Losheng Sanatorium 樂生 21/21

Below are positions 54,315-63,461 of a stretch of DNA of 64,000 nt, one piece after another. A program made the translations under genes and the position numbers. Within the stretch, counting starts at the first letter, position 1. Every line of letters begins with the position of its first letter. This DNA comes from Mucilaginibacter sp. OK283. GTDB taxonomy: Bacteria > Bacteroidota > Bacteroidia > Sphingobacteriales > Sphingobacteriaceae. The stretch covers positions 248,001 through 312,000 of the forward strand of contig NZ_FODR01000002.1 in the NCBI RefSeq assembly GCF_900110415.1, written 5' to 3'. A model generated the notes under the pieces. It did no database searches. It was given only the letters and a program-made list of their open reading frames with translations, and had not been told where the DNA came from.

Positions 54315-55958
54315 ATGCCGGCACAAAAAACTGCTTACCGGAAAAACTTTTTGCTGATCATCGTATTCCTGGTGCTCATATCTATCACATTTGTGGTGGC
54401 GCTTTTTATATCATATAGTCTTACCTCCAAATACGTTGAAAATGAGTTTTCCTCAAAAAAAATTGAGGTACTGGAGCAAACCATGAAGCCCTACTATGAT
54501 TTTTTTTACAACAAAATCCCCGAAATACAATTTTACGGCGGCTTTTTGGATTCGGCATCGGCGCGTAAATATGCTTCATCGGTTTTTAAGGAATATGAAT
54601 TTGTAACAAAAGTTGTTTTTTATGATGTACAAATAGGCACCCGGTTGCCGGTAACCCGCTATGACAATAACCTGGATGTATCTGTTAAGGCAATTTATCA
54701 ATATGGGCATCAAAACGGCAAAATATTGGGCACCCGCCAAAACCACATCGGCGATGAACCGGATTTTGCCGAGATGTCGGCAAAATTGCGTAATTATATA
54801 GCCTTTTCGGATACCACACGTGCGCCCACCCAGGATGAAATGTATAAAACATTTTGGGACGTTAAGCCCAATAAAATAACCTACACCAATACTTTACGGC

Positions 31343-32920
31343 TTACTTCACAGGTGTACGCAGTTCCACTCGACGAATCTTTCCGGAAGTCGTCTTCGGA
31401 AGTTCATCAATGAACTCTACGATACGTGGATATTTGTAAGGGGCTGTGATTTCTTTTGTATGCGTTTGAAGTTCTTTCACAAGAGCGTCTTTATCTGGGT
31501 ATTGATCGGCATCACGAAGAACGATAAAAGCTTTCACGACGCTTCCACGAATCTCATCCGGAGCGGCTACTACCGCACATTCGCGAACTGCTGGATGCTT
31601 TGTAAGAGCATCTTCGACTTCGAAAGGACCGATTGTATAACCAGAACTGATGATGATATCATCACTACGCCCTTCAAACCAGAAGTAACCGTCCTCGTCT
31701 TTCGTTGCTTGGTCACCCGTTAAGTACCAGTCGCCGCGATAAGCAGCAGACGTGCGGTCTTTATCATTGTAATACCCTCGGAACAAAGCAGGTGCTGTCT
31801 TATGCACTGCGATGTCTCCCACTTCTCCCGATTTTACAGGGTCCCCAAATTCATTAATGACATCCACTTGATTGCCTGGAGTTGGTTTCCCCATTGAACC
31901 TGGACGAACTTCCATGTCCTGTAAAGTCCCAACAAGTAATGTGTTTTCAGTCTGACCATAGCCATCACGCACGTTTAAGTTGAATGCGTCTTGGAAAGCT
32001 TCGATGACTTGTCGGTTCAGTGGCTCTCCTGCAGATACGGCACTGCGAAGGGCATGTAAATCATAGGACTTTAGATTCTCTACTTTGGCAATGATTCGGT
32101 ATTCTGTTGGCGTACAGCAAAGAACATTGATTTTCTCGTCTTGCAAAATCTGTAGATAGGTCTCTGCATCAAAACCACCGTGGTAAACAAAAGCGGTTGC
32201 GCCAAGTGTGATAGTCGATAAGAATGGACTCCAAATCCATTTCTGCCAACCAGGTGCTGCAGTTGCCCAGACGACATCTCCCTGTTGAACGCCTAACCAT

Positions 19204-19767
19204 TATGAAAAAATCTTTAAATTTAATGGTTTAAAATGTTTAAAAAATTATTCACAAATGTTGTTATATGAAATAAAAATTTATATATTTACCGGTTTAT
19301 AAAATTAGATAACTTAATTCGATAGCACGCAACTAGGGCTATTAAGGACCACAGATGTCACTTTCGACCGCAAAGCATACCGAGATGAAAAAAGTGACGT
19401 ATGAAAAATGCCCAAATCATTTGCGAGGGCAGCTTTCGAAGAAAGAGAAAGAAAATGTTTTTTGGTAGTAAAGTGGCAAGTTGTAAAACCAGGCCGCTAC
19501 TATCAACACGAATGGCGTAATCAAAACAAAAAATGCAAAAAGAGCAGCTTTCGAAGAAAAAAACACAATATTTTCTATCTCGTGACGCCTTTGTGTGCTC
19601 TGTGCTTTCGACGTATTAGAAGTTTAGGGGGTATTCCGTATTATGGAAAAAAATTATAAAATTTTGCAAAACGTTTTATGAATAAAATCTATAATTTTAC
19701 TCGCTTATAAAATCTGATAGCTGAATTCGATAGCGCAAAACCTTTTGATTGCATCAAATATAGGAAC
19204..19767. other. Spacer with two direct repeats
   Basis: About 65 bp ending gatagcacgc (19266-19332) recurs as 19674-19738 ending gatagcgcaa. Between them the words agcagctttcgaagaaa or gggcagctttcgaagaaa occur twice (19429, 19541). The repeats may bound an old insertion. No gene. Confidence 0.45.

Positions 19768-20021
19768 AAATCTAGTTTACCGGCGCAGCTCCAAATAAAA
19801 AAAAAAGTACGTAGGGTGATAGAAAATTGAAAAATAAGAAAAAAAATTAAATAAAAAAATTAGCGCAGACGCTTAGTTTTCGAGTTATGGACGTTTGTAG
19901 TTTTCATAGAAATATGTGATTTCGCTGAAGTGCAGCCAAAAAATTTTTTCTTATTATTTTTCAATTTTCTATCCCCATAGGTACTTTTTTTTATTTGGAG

Located in Hsinchuang City, west of Taipei, Losheng Sanatorium was built by the Japanese colonial administration in 1930 to quarantine leprosy sufferers on the island. After 1945, the segregation policy was continued by the Kuomintang administration when it was the only public leprosarium on the island. In 1962, segregation was abandoned but due to ignorance about the disease, discrimination against its sufferers persisted into the new millennium. By the time, Losheng had developed into a self-sufficient community with residents who had been living there since their youth. In 1995, the government sold the 17-hectare leprosarium to the Taipei Rapid Transit Corporation who made plans for the total demolition of it. These decisions were not revealed to the patients at the sanatorium. In fact, they were oblivious to the fate of their lifelong home until one day in 2002 when bulldozers arrived and began tearing into the grounds. After years of media campaigns, legal battles, active mobilization, demonstration and clashes with police for Losheng, the government finally came up with a compromise plan in 2007 that would preserve part of the site. Among the 49 buildings planned to be preserved, nine were to be rebuilt elsewhere, while 40 would be maintained. However, of these 40 buildings, 22 were declared "unfit for habitation." Today, Losheng Sanatorium is surrounded by building grounds. While most of them have been relocated, 45 of 200 last residents still refuse to leave. In 2009, Icomos, a consultative body that participates in evaluation of UNESCO’s World Cultural Heritage nominations considered that Losheng meets the ‘associative value’ criterion of UNESCO’s six criteria for World Heritage sites for its connection to the human rights movement. Losheng means Happy Life in mandarin.